News & Reviews News Wire Five Shays run in Cass Scenic Railroad’s fifth annual Parade of Steam

Five Shays run in Cass Scenic Railroad’s fifth annual Parade of Steam

By Alan Byer | June 17, 2024

Event draws 3,000 to West Virginia heritage railroad

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Five geared steam locomotives run together under large cloud of smoke
Cass Scenic Railroad’s five operating Shays run together as part of the 2024 Parade of Steam. Walter Scriptunas

CASS, W.Va. — Some 3,000 spectators descended on the tiny mountain town of Cass on Saturday, June 15, to see, photograph, and record all five of Cass Scenic Railroad’s operational Shay locomotives in the fifth annual Parade of Steam.

Beginning on the inner station track with Shay No. 11 (Construction No. 3221, 1923; Class 90-3, built for the Hutchinson Lumber Co. mill operation in Oroville, Calif.), all five locomotives backed down to the station individually.  Shay No. 6 (C/N 3354, 1945; Class 150-3; built for Western Maryland Railroad’s Chaffee Branch, the last and second-largest Shay outshopped by Lima) joined No. 11 on the inner station track. On the outer station track were Shays No. 5 (C/N 1503, 1905; Class 80-3, built for the Greenbrier & Elk River Railroad at Cass, the oldest and longest-operating Cass Shay), No. 2 (C/N 3320, 1928; Pacific Coast Class [PC-13], built for Mayo Lumber), and No. 4  (C/N 3189, 1922; Class 70-3. built for the Birch Valley Lumber Co., Tioga, W.Va.).

Shays No. 6 and No. 11 then pulled ahead to the water tank, followed by Shays No. 4, No. 2, and No. 5, and all five then returned to the station.  Next, all five Shays, with those on the outer track staggered slightly behind those on the inner track, ran to the water tank together and then returned to the station.  All five Shays were coupled together for the grand finale, and ran together, whistles tied down, to the water tank and back.

Finally, the crews staggered all five Shays along the track and tied them down so that everyone could get a closer look at their leisure.  Later, Cass operated a sold-out train part of the way to Durbin and back, vendors set up along the edge of the Cass Scenic Railroad parking lot continued to sell their wares, and entertainers played and sang in the entertainment tent.

Not participating were three-truck Heisler No. 6, still in the shop for work on the last of three badly worn power trucks, and Climax No. 9, sidelined for the repair of leaking flex-stays discovered during the Federal Railroad Administration-mandated 1,472-day inspection, according to CEO John Smith of operator Durbin & Greenbrier Valley Railroad.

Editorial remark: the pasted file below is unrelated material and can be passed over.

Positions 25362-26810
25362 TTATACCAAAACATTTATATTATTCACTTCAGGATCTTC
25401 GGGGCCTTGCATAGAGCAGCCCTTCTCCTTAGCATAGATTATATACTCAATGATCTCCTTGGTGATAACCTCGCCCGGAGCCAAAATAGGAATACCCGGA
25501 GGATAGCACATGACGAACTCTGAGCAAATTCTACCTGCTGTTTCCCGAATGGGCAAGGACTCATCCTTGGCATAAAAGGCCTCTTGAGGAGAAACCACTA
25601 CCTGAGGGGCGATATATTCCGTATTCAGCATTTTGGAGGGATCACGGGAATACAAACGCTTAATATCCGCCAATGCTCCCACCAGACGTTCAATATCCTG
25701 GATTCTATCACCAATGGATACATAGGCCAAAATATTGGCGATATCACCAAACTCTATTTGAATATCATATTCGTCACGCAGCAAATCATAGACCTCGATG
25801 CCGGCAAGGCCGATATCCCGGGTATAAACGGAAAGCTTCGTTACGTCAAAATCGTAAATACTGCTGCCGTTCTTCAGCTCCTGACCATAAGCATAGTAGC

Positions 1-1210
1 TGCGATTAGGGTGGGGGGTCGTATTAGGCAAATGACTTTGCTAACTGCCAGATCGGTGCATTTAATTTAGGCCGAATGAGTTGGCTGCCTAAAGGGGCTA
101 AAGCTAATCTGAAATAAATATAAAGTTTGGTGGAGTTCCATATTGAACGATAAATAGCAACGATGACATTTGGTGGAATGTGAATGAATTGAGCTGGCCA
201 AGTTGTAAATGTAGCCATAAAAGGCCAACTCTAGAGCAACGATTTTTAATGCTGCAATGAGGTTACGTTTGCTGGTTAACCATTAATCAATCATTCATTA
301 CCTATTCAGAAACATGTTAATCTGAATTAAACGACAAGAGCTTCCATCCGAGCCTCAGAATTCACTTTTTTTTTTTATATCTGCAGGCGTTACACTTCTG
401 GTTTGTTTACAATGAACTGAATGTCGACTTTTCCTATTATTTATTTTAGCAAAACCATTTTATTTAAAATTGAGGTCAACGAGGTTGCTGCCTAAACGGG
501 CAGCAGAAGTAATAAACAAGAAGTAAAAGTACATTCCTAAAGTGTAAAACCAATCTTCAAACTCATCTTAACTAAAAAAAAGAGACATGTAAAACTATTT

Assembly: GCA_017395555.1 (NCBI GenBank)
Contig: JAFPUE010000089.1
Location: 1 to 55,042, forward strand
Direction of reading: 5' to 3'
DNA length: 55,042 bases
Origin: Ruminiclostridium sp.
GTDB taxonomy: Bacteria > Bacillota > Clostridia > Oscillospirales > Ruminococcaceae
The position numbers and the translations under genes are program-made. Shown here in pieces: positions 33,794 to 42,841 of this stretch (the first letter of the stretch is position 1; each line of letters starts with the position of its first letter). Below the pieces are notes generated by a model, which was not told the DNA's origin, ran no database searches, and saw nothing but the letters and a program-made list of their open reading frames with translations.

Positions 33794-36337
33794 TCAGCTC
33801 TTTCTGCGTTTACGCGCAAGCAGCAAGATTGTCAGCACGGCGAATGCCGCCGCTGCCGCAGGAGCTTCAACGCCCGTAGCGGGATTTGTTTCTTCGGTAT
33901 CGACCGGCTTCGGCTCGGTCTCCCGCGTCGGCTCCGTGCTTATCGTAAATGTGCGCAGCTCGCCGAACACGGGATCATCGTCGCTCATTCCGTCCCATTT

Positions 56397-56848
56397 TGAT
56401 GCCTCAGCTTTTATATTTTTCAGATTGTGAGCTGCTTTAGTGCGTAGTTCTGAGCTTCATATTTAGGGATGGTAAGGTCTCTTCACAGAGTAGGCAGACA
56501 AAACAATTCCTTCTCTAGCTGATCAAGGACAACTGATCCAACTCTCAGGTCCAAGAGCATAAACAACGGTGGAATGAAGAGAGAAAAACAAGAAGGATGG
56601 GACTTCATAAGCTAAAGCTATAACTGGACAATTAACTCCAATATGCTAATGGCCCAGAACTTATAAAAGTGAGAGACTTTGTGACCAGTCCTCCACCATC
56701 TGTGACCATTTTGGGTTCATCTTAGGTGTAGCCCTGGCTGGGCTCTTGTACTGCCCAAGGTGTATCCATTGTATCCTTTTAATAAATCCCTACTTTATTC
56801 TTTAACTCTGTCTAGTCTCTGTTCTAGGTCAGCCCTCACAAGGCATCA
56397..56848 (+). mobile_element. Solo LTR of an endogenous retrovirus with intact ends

As a side note, Smith and his wife Kathy drove the 17 miles from Durbin to Cass Friday in a restored former Western Maryland Railroad 1946 Cadillac railcar owned by the West Virginia Railroad Museum in Elkins.  This vehicle began life as a Western Maryland official-use highway vehicle in 1946. It was converted it to run on the rails in 1956 as Rail Motor Car No. 6, and retired it in 1968. After spending many years in a Beverly, W.Va., garage, No. 6 was purchased by the museum from the estate of John J. Warfield of Washington, D.C.  Restoration began in 2019, and was completed this year.

“It was a good day,” Smith said, “and everything went smoothly.”

Durbin & Greenbrier Valley CEO John Smith came to Cass in this newly restored 1946 Western Maryland Cadillac railcar. Walter Scriptunas

3 thoughts on “Five Shays run in Cass Scenic Railroad’s fifth annual Parade of Steam

  1. Five Shays coupled together, that’s impressive. And so is that old 1946 Cadillac “hi-railer”, I wonder who made those wheels???

  2. Great place and so many good things to see even if you never get to the top of the mountain. Spend a night in one of the company houses, a very fine experience.

  3. We went to Cass some years ago. It is a great site and very interesting to see. I Would recommend it to everyone as a must-see place.

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